What Makes Consumers Lavishly Spend Once They Get Their Paycheck?

It’s payday. What to do? Spend or save? The temptation to spend is so much bigger. Just the thought that the money’s there, ready to serve you, is thrilling. New research looks at why money burns a hole in people’s pockets.

Assistant Professor Michaela Pagel of Columbia Business School and Arna Vardardottir of Copenhagen Business School authored a new research, which shows that people earning regular and irregular income tend to spend on both necessary and discretionary goods and services as soon as they get paid.

To document payday responses of individuals across their earned income spectrum, the researchers used Iceland data from 2011 to 2015, generated by a personal finance aggregation app called Meniga – Europe’s leading private finance management provider.

This platform allows individuals to manage their bank accounts and credit cards painlessly and see all of them in one single place.

In October 2014, 25 percent of Iceland households were using Meniga, which is currently adopted in 13 countries, with more to join in with banks and financial institutions worldwide. Since almost all payments in Iceland are performed electronically, they are easily traceable through the app.

The research shows that more than half of the population increases spending by more than 25 percent on payday.

The “demographic statistics are remarkably similar to the overall Icelandic population,” write the authors. “The average user is 40 years old, 15 percent of users are pensioners, 50 percent of users are female, 20 percent have children, and 8 percent are unemployed.”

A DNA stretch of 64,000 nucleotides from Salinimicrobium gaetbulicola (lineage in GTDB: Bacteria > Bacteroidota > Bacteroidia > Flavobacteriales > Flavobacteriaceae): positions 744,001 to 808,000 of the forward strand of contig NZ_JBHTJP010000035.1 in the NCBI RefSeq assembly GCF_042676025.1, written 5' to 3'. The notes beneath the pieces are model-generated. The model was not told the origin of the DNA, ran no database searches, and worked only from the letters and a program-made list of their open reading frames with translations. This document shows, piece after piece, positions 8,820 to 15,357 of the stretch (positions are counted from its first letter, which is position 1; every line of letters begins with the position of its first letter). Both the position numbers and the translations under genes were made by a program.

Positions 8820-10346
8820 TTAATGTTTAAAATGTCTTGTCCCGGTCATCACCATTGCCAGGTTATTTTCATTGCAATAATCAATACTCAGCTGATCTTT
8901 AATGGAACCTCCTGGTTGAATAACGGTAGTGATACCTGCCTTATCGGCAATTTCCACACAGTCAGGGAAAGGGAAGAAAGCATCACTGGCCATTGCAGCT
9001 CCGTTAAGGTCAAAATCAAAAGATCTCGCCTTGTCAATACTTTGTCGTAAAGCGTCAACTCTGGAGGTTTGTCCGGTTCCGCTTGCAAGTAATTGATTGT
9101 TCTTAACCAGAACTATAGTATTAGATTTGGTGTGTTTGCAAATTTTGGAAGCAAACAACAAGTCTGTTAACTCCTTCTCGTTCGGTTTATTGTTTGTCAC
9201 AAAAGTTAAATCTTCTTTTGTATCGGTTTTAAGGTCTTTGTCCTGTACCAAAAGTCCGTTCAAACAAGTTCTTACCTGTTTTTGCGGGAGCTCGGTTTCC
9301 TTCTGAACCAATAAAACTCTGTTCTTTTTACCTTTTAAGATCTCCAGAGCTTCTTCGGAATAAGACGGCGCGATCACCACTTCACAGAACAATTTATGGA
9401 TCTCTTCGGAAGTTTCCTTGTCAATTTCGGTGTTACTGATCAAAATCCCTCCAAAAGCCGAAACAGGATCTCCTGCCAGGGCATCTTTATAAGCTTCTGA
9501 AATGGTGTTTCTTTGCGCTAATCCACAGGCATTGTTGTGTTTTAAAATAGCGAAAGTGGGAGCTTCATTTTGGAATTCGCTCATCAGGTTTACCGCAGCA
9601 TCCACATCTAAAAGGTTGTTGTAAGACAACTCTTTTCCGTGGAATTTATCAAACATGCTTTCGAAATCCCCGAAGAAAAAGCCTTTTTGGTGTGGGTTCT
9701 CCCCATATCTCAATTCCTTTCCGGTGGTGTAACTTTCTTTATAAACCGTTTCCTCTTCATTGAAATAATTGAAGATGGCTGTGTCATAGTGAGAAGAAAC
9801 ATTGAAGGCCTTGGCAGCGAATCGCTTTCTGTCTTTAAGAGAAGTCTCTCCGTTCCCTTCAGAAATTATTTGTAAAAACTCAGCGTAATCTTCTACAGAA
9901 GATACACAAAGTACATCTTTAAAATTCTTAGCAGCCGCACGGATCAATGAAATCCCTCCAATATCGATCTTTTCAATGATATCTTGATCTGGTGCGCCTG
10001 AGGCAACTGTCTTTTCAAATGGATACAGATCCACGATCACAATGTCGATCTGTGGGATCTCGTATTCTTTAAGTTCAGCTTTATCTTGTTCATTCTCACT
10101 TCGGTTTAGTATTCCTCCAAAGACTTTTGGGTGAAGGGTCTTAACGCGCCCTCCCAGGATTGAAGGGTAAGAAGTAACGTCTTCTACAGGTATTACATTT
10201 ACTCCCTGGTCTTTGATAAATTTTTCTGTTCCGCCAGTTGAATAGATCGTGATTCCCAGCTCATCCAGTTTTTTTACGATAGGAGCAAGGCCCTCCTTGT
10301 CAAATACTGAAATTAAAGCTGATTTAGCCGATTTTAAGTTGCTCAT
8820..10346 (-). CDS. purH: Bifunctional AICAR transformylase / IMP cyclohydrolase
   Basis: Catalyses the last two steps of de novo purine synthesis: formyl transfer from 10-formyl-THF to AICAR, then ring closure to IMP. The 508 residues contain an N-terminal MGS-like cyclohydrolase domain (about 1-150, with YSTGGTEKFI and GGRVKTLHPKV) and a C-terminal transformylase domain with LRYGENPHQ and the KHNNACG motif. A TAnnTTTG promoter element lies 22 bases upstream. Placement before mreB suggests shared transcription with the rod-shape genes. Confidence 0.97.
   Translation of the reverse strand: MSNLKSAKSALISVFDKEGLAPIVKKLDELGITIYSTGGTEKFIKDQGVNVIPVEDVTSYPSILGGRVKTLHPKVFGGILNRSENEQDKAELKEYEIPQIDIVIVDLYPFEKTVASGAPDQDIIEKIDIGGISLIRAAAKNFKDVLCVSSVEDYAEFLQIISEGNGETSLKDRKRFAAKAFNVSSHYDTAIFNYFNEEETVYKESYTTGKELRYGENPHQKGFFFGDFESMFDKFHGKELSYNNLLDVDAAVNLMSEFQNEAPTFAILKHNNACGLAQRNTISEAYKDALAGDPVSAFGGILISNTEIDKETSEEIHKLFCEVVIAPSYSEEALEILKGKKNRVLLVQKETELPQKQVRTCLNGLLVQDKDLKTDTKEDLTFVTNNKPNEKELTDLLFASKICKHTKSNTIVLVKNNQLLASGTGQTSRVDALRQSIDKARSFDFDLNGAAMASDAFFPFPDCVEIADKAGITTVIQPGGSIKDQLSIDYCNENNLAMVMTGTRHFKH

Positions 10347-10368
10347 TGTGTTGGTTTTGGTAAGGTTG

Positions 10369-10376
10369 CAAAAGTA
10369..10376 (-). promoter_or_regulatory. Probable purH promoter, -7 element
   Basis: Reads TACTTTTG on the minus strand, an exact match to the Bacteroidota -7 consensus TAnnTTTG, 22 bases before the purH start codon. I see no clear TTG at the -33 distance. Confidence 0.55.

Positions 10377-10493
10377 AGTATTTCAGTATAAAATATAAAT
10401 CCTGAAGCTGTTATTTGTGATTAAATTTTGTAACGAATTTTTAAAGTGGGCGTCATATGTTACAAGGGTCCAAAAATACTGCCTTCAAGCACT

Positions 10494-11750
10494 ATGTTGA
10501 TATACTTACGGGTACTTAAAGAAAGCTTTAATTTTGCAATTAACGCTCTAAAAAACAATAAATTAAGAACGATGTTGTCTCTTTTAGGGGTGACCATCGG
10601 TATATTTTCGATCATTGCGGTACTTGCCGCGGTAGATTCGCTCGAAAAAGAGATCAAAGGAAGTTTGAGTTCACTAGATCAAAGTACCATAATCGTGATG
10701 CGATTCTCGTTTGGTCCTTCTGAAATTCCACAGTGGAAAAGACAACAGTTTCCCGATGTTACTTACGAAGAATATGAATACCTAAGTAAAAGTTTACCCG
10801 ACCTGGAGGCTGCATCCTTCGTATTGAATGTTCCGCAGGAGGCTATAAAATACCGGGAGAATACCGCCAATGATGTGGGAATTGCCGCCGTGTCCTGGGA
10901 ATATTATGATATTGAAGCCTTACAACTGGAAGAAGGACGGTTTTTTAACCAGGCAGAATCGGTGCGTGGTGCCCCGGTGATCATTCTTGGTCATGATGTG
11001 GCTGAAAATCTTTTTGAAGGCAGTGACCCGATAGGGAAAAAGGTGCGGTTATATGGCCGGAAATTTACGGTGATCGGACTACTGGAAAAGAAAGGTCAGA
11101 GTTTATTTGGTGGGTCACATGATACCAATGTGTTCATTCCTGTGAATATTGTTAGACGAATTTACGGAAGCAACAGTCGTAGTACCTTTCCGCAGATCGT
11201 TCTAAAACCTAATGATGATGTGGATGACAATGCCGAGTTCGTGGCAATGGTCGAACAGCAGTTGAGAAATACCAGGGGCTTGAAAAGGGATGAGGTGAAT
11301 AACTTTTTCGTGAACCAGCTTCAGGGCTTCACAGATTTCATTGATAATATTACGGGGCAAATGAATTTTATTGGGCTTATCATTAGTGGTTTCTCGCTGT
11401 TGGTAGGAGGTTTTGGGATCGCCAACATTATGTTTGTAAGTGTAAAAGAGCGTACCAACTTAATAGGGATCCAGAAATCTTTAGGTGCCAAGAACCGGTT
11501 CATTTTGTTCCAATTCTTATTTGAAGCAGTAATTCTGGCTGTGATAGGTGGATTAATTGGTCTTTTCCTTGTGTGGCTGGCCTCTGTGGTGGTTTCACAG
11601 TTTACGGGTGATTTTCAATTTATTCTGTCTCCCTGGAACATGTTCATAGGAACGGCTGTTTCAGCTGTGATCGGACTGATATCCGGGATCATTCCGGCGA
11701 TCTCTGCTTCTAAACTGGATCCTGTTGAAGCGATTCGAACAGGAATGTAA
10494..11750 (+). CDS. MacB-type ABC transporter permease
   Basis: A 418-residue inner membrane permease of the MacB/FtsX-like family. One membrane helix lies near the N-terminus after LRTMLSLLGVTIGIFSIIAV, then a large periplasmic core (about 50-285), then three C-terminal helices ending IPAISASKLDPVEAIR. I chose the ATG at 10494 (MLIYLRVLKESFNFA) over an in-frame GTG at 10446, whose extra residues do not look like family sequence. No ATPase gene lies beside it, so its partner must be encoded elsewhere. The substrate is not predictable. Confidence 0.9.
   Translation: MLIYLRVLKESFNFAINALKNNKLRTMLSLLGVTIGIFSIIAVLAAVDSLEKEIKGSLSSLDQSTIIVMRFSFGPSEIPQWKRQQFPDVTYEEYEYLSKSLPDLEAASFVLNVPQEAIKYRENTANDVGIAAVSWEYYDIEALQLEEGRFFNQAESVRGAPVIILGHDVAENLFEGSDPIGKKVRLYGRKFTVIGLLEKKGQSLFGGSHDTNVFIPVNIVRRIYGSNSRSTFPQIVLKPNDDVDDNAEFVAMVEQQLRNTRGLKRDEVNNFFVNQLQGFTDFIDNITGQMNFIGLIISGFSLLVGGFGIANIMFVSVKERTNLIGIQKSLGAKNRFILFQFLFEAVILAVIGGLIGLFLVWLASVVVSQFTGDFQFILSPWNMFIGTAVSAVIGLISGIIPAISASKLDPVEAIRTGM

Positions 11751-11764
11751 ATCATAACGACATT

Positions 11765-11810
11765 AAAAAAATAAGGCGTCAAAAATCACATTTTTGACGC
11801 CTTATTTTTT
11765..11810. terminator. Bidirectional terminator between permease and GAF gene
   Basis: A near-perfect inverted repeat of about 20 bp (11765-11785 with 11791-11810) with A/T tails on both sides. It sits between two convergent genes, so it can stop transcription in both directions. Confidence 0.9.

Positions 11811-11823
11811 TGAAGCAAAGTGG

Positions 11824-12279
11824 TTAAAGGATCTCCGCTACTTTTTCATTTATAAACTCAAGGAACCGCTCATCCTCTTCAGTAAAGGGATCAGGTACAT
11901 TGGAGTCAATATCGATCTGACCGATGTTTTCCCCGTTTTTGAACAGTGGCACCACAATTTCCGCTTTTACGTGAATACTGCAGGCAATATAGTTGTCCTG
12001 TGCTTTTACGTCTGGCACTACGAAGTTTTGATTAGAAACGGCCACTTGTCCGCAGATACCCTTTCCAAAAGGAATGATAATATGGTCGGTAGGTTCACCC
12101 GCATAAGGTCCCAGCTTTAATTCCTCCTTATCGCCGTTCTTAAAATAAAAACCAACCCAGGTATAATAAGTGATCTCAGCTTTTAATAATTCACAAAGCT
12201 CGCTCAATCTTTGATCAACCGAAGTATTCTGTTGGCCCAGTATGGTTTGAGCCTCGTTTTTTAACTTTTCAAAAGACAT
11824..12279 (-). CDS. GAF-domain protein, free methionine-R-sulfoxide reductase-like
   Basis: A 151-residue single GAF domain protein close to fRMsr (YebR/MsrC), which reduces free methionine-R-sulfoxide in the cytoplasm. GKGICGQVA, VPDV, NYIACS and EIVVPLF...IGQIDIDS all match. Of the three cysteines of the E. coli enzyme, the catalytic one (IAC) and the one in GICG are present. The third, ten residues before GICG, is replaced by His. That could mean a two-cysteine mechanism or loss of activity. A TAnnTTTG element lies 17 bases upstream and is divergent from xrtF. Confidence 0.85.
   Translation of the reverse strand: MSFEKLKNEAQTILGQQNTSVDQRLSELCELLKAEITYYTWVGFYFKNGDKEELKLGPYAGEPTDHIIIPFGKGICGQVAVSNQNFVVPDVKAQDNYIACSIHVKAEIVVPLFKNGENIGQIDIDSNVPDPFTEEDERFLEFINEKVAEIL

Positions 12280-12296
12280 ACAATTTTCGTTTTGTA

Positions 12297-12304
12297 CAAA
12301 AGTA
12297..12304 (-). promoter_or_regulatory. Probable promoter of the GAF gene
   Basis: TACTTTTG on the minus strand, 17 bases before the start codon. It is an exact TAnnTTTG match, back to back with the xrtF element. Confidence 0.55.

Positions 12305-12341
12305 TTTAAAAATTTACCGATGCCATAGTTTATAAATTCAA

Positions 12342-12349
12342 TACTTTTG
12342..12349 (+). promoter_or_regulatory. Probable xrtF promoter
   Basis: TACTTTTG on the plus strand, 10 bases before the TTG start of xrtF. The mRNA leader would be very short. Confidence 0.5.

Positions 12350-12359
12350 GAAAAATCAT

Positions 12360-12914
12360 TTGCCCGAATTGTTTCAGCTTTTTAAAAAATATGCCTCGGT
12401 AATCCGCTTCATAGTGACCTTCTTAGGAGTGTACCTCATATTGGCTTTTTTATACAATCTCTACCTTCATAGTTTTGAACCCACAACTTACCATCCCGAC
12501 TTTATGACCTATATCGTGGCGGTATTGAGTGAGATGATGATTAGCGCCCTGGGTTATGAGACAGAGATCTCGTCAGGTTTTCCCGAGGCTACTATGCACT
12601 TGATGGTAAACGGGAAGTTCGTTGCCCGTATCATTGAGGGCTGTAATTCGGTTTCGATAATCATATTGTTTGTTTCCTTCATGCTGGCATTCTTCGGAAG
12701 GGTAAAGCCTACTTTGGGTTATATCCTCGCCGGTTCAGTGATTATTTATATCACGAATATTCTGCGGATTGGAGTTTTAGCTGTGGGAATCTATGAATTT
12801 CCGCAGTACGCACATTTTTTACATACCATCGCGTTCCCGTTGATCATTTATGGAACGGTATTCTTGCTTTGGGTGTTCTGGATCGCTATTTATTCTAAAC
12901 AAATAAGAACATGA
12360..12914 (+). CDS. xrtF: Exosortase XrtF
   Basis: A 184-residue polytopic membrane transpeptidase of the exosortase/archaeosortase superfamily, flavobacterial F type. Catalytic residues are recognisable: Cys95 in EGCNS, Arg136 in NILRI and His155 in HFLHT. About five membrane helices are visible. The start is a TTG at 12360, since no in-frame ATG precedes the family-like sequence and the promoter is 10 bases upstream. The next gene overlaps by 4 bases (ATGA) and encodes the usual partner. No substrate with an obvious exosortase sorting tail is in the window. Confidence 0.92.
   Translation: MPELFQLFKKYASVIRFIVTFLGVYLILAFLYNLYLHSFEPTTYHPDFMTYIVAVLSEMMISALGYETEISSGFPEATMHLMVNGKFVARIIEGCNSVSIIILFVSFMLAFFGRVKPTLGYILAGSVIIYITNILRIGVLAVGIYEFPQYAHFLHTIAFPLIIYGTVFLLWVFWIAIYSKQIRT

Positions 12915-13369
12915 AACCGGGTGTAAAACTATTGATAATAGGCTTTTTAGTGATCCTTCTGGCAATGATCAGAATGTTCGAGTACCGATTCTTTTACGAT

In their in-depth analysis, the authors differentiated between regular and irregular income and studied whether the payday responses are common for a larger part of the population. They explored the margin of spending, finding out that individuals are 11 percent more prone to go on any shopping trip on paydays, spending more than they would on a shopping day when they don’t get paid.

They analyzed possible proxies for financial sophistication starting from age, pensions and employment to banking fees paid, savings and overdraft debt, and whether the spouse is linked, observing that individuals who lose less interest have a higher spending response than those who lose more.

In addition, they performed a series of robustness checks and concluded that spending responses to income arrivals are a very robust phenomenon that is clearly estimated and common throughout the population. They could also approximate the natural tendencies of the sample population to consume in response to payments such as fiscal stimulus.

Furthermore, taking a closer look at liquidity constraints, Pagel and Vardardottir considered that results from previous research suggest such constraints “may not be straightforward to document empirically.” While some households live from paycheck to paycheck and have no savings, others may have a cash cushion for either unforeseen or foreseen expenses.

Because of exceptional data thoroughness, the authors were able to draw an accurate picture of both income and spending categories of the Icelandic population.

They found that many households satisfy their immediate needs even though they may not be liquidity-constrained.

They argue, in contrast to previous studies, that non-liquidity-constrained households do show the behavior of spending on immediate needs based on three liquidity constraints measures: balances and credit limits, spending on discretionary goods, and spending right before income arrival.

They found that only 3 percent of the population have less than one day of average spending left in liquidity before their payday.

It also looks like people don’t tend to optimize their spending over time. Instead, they use experience-based thinking to decide how much to consume and save.

According to Pagel and Vardardottir, consumer buying behavior on a payday doesn’t align with economic models. The authors attribute this to a psychological urge to indulge on payday.

“Economic models predict that consumers have an optimal plan of when to consume what. Whether or not individuals receive perfectly predictable payments should not affect their optimal consumption plan,” Pagel explained.


“The Liquid Hand-to-Mouth: Evidence from Personal Finance Management Software” – by Michaela Pagel and Arna Vardardottir (PDF)

Press Release: On Payday, Consumers Feel A License To Spend

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